Two conservation tools have been developed over the last 10–15 years for species on the New Zealand mainland that are vulnerable to introduced mammalian predators: landscape-scale predator trapping networks, and eradication of predators within mammal-proof exclosures. We tested whether these tools would allow population growth of critically endangered grand skinks (Oligosoma grande) and Otago skinks (O. otagense) over three years.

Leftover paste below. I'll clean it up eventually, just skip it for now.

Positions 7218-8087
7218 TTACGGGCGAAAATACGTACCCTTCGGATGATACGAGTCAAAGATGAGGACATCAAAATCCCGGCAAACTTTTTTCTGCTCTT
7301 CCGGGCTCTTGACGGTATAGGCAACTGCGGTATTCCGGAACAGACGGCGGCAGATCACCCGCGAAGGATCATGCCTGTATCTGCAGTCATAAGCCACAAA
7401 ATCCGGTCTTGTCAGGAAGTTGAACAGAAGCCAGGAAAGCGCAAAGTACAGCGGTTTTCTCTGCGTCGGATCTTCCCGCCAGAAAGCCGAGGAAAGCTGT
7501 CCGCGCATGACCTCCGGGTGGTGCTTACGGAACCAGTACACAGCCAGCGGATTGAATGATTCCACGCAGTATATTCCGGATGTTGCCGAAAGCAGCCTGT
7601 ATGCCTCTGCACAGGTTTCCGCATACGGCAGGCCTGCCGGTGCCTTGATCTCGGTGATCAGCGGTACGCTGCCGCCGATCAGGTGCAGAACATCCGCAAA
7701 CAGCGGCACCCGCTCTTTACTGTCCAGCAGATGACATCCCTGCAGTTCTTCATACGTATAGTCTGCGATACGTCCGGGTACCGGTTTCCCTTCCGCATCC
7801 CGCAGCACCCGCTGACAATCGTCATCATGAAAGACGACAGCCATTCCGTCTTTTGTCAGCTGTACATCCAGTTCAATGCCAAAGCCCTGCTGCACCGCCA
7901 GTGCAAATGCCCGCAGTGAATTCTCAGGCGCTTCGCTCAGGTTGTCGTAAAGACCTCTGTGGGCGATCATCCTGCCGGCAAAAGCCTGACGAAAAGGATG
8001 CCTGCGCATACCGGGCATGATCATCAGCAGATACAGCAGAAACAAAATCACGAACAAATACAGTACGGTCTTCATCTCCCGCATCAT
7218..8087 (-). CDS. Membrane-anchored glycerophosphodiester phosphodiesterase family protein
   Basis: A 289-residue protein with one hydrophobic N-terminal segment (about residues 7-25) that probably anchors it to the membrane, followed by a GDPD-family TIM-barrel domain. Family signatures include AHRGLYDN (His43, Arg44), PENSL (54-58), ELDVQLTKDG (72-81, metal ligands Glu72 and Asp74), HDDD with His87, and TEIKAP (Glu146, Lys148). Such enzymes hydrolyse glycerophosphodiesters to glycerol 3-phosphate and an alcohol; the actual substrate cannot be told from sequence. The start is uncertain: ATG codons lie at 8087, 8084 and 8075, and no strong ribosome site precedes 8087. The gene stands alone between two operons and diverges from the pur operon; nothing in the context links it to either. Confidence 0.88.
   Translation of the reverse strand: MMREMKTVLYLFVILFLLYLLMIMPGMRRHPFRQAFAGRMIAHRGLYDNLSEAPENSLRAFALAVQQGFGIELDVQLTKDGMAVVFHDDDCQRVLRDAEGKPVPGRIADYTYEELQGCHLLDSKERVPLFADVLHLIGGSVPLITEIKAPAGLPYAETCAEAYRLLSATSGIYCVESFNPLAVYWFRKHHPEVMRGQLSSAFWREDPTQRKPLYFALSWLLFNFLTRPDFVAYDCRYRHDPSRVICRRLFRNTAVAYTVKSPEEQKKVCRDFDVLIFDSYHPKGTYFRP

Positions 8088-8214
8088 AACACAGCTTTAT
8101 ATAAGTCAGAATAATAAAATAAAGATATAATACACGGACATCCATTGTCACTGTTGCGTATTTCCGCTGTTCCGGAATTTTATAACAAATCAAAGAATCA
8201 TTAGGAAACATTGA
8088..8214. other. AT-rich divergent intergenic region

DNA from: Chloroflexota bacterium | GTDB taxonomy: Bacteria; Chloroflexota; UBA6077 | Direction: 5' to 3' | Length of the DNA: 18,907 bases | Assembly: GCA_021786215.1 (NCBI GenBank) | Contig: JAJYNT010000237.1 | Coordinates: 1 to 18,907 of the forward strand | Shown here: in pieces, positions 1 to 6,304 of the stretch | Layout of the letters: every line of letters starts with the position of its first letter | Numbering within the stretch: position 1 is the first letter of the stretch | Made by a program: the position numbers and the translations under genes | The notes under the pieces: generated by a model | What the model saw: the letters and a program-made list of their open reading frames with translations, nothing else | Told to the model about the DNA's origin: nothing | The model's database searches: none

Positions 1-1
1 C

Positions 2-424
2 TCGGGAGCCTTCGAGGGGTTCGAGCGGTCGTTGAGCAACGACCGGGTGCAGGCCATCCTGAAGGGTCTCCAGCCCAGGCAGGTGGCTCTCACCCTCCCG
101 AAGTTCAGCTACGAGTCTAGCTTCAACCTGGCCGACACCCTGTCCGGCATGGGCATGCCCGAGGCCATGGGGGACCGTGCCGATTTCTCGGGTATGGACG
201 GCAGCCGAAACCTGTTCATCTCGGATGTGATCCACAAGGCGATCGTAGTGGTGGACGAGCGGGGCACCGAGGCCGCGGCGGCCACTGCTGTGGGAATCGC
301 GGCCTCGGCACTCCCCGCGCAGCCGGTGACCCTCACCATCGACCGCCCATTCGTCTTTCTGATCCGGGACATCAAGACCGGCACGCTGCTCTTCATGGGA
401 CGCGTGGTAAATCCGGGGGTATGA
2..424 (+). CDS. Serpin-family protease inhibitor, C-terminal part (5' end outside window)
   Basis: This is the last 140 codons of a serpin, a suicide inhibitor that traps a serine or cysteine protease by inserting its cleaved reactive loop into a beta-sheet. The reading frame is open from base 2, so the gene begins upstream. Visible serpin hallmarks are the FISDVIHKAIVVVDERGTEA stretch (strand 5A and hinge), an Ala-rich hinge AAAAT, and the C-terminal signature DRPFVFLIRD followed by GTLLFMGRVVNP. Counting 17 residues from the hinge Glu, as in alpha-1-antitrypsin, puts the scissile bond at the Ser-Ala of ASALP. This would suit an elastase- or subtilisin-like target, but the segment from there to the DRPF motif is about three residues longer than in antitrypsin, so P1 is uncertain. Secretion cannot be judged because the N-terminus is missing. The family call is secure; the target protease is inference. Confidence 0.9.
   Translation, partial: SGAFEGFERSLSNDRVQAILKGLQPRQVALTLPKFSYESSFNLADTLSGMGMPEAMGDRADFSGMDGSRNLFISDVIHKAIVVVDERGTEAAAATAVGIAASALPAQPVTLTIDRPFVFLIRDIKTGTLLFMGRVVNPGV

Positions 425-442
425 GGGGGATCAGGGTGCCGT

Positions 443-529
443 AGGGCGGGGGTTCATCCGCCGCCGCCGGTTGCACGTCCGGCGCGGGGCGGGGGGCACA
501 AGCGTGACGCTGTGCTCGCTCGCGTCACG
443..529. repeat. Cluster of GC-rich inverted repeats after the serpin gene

Ship rat (Rattus rattus) density was assessed by snap-trapping during summer and autumn in eight indigenous forest fragments (mean 5 ha) in rural landscapes of Waikato, a lowland pastoral farming district of the North Island, New Zealand. Four of the eight were fenced and four grazed. In each set of four, half were connected with hedgerows, gullies or some other vegetative corridor to nearby forest and half were completely isolated.